Advertising Law

Website, Mobile App Get Changes Thanks to CARU

By Jesse M. Brody, Partner, Advertising, Marketing and Media

A new decision from the Children’s Advertising Review Unit demonstrates the self-regulatory body’s efforts to work with a mobile application and website operator to ensure it complies with CARU’s guidelines and the Children’s Online Privacy Protection Act.

Tiny Piece operates both the website and the mobile application Baby Pet Vet Doctor. The website contained various online games organized by category including favorites, cooking and kids. Users could register for an account by providing an email address, password and date of birth. Once registered, the user could set the account to private or public, which shared the user’s gender, birthdate and email address.

The app was an easy-to-play animated game featuring baby animals. Located in the general games category of the Apple App Store, it was described as a “Kids games” and rated 4+, although it was not located in the Kids category of the store. In the Google Play Store, the app was also located with general games, and although it was rated T for teen, the operator described it as “the perfect game for children.”

“CARU recognizes that there are thousands of apps in the app stores that consist of easy animated games and cute characters that are not specifically targeted to children,” the self-regulatory body wrote. “Here, the subject matter, format and visual content of the App, in combination with the ratings and the descriptions of the App in both app store platforms led CARU to conclude that the App was directed to children.”

CARU had several concerns with both the website and the mobile app. With regard to the website, it lacked a privacy policy and did not collect an email address of a parent when a child registered on the site. Even though the website had actual knowledge that some of its users were under the age of 13 because it collected a date of birth from users, no notice was sent to obtain parental consent in violation of both CARU’s guidelines and COPPA.

As for the mobile app, despite its child-friendly description, it displayed advertisements approximately every 30 seconds, most of which were problematic. For example, CARU observed pop-up ads for other apps created by the operator such as “Plastic Surgery Simulator” and “My Ex-Boyfriend Comes Back,” which featured inappropriate and/or disturbing subject matter.

Other ads promoted 12+ rated games with violent content, such as “Mobile Strike,” described as “an action game of modern war,” or products targeted at adults, like an advertisement for Orajel Cold Sore Relief, an item labeled “Keep out of reach of children.”

“CARU’s guidelines provide that advertisers should take care to assure that only age-appropriate videos, films and interactive software are advertised to children,” the decision noted. Because the app featured “numerous advertisements” for games rated for children 12 and over as well as products that pose a safety risk for children, CARU determined that the in-app ads did not comply with its guidelines.

Tiny Piece agreed to bring both the website and the app into compliance. Specifically, the operator agreed to remove the “Kids” area from its website, block children under the age of 13 from its site, and delete all accounts of users under 13. Turning to the app, the operator agreed to ensure that Baby Pet Vet Doctor will not be recommended for children younger than 12 and will not refer to children in its title or game descriptions in either the Apple or Google store platforms.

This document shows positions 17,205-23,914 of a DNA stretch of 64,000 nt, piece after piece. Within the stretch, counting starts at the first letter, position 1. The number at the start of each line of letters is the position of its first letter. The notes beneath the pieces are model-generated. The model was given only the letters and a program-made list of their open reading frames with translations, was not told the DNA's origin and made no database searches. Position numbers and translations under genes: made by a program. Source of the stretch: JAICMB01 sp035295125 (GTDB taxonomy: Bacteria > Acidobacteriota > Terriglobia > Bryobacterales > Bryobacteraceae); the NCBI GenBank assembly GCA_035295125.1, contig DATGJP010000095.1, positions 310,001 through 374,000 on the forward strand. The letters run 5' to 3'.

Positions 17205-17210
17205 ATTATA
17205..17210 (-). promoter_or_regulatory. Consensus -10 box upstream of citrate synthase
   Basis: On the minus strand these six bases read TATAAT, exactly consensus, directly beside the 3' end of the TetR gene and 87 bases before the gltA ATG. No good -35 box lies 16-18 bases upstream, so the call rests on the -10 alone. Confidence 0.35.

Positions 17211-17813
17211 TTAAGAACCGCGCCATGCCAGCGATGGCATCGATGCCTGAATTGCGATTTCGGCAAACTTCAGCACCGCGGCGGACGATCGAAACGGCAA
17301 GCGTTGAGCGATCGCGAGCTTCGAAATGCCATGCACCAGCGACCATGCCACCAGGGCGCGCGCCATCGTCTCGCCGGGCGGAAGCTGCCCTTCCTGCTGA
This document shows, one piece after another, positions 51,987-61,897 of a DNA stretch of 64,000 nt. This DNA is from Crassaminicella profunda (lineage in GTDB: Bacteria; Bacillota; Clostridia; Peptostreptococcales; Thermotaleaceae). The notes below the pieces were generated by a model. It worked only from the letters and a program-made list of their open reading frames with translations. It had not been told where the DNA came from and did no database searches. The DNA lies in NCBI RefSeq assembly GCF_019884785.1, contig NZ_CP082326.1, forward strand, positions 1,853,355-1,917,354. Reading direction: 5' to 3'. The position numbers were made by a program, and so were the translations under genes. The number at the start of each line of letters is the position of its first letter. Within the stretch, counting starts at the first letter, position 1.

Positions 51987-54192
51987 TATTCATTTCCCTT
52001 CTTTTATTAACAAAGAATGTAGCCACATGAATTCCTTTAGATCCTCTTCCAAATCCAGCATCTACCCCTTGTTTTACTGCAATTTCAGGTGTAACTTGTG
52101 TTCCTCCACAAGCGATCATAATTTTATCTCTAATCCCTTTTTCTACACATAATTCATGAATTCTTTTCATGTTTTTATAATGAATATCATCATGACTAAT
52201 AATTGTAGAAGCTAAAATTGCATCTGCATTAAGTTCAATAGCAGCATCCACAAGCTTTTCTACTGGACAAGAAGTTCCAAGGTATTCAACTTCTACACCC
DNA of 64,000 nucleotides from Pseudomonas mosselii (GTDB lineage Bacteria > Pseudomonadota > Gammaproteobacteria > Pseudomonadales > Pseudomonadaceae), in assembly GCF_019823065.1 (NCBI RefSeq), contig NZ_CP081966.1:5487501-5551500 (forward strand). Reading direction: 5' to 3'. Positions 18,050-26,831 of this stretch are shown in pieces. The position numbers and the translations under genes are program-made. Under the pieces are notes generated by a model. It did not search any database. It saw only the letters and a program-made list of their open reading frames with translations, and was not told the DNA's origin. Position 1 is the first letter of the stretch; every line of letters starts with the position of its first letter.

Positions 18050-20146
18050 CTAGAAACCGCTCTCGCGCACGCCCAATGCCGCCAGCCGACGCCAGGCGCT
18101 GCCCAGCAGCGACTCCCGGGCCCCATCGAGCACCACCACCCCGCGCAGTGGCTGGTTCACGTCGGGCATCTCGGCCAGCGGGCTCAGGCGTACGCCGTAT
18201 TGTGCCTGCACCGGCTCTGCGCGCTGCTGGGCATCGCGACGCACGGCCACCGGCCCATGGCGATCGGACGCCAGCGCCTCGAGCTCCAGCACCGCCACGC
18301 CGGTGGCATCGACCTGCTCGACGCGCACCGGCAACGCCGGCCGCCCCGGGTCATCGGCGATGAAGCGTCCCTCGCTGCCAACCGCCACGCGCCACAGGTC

To read CARU’s press release, click here.

Why it matters: “As Internet use by young children continues to grow, so does the opportunity for operators and advertisers to interact with and collect data from this impressionable demographic,” CARU wrote in the decision. “CARU’s guidelines recognize the special vulnerabilities of children and were designed to take into account evolving technologies and advertising practice.” The self-regulatory body used the case to emphasize the importance of obtaining parental consent before collecting personally identifiable information from children and limiting in-app ads to age-appropriate products.

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Bottoms Up! NFL Lifts Ban on Liquor Ads

By Jeffrey S. Edelstein, Partner, Advertising, Marketing and Media

In a touchdown of sorts for the spirits industry, the National Football League has officially lifted its ban on liquor ads.

Describing the change as a “2017 NFL season test,” the league imposed several extra rules for liquor advertisements that do not apply to other products (including beer). Only four 30-second liquor ads will be permitted per game, with an additional limit of two ads during any one quarter or during halftime.

The advertisements may not have a football theme, target underage drinkers or contain sponsorship messages. In addition, liquor ads must also include a “prominent social responsibility message,” and at least 20 percent of ads airing during the season must consist “exclusively of social responsibility messaging.”

CBS, ESPN, Fox and NBC all partner with the league and will be permitted to run two additional spots during their pre- and post-game programming.

“This is welcome news but not too surprising, given spirits companies have partnered with individual NFL teams, and other major professional sports leagues began accepting spirits advertising more than a decade ago,” Kraig R. Nasaz, president and CEO of the Distilled Spirits Council, a group that represents the liquor industry, told AdAge. “Adult fans realize alcohol is alcohol and our responsible spirits sports marketing has been met with broad public acceptance.”

Why the change of heart by the NFL? The addition of liquor ads reflects both societal changes (liquor ads did not appear on any TV show from 1948 to 1996 due to a self-imposed ban) as well as financial trends. Liquor has increased its share of the alcohol market from 28 to 32 percent, while beer dropped from 58 to 50 percent.

Including liquor advertisements doesn’t mean the NFL has changed its position on several other products or services that remain prohibited from advertising during its games, including energy drinks, birth control products and gambling sites.